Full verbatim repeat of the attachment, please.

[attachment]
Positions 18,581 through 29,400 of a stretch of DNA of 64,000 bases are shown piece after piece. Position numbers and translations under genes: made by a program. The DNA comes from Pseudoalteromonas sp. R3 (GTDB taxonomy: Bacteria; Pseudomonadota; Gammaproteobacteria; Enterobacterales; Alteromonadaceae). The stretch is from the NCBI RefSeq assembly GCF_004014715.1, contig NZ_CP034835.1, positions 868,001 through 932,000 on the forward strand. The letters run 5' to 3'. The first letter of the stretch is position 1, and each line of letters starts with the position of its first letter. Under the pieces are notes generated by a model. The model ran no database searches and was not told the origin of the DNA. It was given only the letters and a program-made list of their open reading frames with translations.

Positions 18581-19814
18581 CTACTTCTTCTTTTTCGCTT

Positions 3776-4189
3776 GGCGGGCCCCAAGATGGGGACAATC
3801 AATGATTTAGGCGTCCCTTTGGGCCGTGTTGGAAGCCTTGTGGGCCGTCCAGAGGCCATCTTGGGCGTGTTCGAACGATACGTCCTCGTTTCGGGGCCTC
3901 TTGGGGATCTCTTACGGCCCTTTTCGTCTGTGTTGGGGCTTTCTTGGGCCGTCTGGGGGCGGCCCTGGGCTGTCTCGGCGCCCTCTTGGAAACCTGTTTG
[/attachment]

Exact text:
Positions 18,581 through 29,400 of a stretch of DNA of 64,000 bases are shown piece after piece. Position numbers and translations under genes: made by a program. The DNA comes from Pseudoalteromonas sp. R3 (GTDB taxonomy: Bacteria; Pseudomonadota; Gammaproteobacteria; Enterobacterales; Alteromonadaceae). The stretch is from the NCBI RefSeq assembly GCF_004014715.1, contig NZ_CP034835.1, positions 868,001 through 932,000 on the forward strand. The letters run 5' to 3'. The first letter of the stretch is position 1, and each line of letters starts with the position of its first letter. Under the pieces are notes generated by a model. The model ran no database searches and was not told the origin of the DNA. It was given only the letters and a program-made list of their open reading frames with translations.

Positions 18581-19814
18581 CTACTTCTTCTTTTTCGCTT

Positions 3776-4189
3776 GGCGGGCCCCAAGATGGGGACAATC
3801 AATGATTTAGGCGTCCCTTTGGGCCGTGTTGGAAGCCTTGTGGGCCGTCCAGAGGCCATCTTGGGCGTGTTCGAACGATACGTCCTCGTTTCGGGGCCTC
3901 TTGGGGATCTCTTACGGCCCTTTTCGTCTGTGTTGGGGCTTTCTTGGGCCGTCTGGGGGCGGCCCTGGGCTGTCTCGGCGCCCTCTTGGAAACCTGTTTG